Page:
Comoros

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Coordinates: 12°10′S44°15′E / 12.167°S 44.250°E / -12.167; 44.250

Geographic coordinate system Coordinate system

A geographic coordinate system is a coordinate system that enables every location on Earth to be specified by a set of numbers, letters or symbols. The coordinates are often chosen such that one of the numbers represents a vertical position and two or three of the numbers represent a horizontal position; alternatively, a geographic position may be expressed in a combined three-dimensional Cartesian vector. A common choice of coordinates is latitude, longitude and elevation. To specify a location on a plane requires a map projection.

Contents

Union of the Comoros

Motto: 
  • وحدة، تضامن، تنمية (Arabic)
  • "Unité – Solidarité – Développement" (French)
  • "Unity – Solidarity – Development"
Anthem:  Udzima wa ya Masiwa   (Comorian)
The Unity of the Great Islands
Location Comoros AU Africa.svg
Location of the Comoros (dark blue)

 in Africa  (light blue & dark grey)
 in the African Union  (light blue)

Comoros - Location Map (2013) - COM - UNOCHA.svg
Capital
and largest city
Moroni
11°41′S43°16′E / 11.683°S 43.267°E / -11.683; 43.267
Official languages
Ethnic groups
Religion
Sunni Islam
Demonym(s) Comorian
Government Federal presidential republic
  President
Azali Bokassa Assoumani
Legislature Assembly of the Union
Formation
 Discovery by Portuguese explorers
1503
  Ngazidja, Ndzuwani, Mwali under French rule
1886
 Protectorate of the Comoros
6 September 1887
 Territory under French Madagascar
9 April 1908
27 October 1946
 State of Comoros
22 December 1961
 Independence from France
6 July 1975
 Federal and Islamic Republic of Comoros
24 May 1978
 Union of the Comoros
23 December 2001
17 May 2009
Area
 Total
1,659 km2 (641 sq mi)(171tha)
 Water (%)
negligible
Population
 2018 estimate
850,688(160th)
 Density
457/km2 (1,183.6/sq mi)(27th)
GDP  (PPP)2019 estimate
 Total
$1.457 billion [1] (178th)
 Per capita
$1,669 [1] (177th)
GDP  (nominal)2019 estimate
 Total
$781 million [1] (182nd)
 Per capita
$894 [1] (165th)
Gini  (2013)Decrease Positive.svg 45.0 [2]
medium ·  141st
HDI  (2018)Increase2.svg 0.503 [3]
low ·  160th
Currency Comorian franc (KMF)
Time zone UTC+3 (EAT)
Driving side right
Calling code +269
ISO 3166 code KM
Internet TLD .km
  1. Excluding Mayotte, an overseas department of France.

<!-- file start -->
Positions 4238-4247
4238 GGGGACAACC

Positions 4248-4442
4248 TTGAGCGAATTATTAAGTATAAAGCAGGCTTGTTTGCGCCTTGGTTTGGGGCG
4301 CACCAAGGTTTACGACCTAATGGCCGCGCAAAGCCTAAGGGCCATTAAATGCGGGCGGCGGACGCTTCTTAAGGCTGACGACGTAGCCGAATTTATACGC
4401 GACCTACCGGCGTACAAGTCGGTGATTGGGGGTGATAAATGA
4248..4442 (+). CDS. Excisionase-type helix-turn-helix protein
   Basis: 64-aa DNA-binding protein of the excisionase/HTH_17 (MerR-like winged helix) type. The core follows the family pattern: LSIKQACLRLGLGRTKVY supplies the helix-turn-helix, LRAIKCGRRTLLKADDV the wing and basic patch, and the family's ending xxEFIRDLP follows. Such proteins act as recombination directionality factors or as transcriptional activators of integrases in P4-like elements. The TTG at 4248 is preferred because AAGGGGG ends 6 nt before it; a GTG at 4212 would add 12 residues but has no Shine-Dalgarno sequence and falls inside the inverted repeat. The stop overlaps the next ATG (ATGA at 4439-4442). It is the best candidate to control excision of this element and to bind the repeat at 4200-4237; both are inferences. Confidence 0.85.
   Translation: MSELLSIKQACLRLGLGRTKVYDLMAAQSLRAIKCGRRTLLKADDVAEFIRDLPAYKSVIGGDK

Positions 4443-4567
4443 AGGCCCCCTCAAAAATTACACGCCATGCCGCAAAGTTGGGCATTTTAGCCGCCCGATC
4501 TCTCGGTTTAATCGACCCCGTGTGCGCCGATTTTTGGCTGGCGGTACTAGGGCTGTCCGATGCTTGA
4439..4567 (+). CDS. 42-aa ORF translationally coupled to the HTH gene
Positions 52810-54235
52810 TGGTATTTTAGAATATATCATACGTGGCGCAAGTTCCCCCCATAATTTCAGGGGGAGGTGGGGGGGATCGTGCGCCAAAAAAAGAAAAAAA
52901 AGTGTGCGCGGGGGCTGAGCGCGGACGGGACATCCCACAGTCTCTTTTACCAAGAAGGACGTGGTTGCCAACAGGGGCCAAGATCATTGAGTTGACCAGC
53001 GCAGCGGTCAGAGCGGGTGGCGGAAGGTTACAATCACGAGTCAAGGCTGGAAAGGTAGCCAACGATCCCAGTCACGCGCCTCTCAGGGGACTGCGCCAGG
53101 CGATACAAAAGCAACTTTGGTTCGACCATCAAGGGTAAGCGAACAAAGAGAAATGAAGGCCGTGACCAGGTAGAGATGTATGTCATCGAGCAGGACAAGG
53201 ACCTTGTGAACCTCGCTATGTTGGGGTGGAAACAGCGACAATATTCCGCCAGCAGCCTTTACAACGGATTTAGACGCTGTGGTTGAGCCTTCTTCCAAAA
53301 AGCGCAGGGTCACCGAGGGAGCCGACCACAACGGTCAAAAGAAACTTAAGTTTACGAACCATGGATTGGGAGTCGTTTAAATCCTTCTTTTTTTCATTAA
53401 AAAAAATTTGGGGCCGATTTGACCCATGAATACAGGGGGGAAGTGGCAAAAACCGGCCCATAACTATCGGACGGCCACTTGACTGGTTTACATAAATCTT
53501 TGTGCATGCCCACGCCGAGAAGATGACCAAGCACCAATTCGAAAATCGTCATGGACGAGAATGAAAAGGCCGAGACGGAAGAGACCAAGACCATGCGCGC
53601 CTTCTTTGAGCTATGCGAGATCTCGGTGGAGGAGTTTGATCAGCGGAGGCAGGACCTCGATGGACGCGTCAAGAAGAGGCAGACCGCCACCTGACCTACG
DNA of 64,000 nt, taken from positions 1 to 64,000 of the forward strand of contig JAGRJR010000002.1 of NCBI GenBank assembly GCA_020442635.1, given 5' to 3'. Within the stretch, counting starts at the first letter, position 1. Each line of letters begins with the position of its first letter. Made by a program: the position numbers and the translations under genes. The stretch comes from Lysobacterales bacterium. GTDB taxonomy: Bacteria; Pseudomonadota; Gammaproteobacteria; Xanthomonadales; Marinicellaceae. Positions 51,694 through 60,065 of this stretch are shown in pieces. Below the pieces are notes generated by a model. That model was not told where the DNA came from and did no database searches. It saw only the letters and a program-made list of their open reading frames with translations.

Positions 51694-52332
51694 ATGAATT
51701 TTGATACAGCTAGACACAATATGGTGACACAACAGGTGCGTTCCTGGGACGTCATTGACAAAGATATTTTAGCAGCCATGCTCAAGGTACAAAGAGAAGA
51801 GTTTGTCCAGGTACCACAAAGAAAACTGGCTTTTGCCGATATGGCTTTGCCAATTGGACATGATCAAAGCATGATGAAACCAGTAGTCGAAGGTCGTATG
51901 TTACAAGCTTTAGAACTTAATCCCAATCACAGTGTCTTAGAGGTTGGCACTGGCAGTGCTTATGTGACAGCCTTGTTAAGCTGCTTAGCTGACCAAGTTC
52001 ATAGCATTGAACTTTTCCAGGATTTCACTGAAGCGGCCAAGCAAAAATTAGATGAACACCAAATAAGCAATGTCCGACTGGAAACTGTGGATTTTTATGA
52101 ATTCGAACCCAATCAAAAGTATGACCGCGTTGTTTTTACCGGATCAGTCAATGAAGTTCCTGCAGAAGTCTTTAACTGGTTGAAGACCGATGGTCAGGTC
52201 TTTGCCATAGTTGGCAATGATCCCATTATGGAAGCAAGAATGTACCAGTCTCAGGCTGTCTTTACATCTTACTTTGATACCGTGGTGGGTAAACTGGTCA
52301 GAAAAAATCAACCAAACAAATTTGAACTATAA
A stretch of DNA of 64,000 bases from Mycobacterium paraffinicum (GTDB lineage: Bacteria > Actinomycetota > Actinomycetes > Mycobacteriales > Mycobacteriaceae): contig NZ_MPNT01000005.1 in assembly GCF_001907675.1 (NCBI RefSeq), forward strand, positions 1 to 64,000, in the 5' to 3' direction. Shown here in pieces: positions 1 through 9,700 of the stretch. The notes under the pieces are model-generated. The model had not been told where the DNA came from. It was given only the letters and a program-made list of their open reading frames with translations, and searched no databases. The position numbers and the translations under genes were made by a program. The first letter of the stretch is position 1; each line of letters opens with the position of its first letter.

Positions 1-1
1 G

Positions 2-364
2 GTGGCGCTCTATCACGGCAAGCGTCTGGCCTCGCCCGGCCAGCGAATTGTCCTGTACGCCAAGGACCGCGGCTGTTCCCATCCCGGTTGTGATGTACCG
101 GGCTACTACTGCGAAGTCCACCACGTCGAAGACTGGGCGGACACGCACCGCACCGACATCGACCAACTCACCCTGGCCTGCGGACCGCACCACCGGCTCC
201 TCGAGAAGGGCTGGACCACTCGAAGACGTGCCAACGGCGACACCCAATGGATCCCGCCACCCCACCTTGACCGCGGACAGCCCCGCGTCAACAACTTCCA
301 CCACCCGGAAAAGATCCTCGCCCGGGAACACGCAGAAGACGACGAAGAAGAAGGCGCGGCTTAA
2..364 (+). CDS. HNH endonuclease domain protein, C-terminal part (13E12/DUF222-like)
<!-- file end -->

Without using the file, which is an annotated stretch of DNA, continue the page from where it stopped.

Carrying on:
2. Excluding Mayotte.

The Comoros ( /ˈkɒmərz/ ( Loudspeaker.svg listen ); Arabic : جزر القمر, Juzur al-Qumur /Qamar), officially the Union of the Comoros (Comorian: Umoja wa Komori, French : Union des Comores, Arabic : الاتحاد القمريal-Ittiḥād al-Qumurī /Qamarī), is an island country in the Indian Ocean located at the northern end of the Mozambique Channel off the eastern coast of Africa between northeastern Mozambique, the French region of Mayotte, and northwestern Madagascar. The capital and largest city in Comoros is Moroni. The religion of the majority of the population is Sunni Islam.

Comorian is the name given to a group of four Bantu languages spoken in the Comoro Islands, an archipelago in the southwestern Indian Ocean between Mozambique and Madagascar. It is named as one of the official languages of the Union of the Comoros in the Comorian constitution. Shimaore, one of the languages, is spoken on the disputed island of Mayotte, a French department claimed by Comoros. Like Swahili, the Comorian languages are Sabaki languages, part of the Bantu language family. Each island has its own language and the four are conventionally divided into two groups: the eastern group is composed of Shindzuani and Shimaore (Mayotte), while the western group is composed of Shimwali (Mwali) and Shingazija (Ngazidja). Although the languages of different groups are not usually mutually intelligible, only sharing about 80% of their lexicon, there is mutual intelligibility between the languages within each group, suggesting that Shikomori should be considered as a two language groups rather than four distinct languages.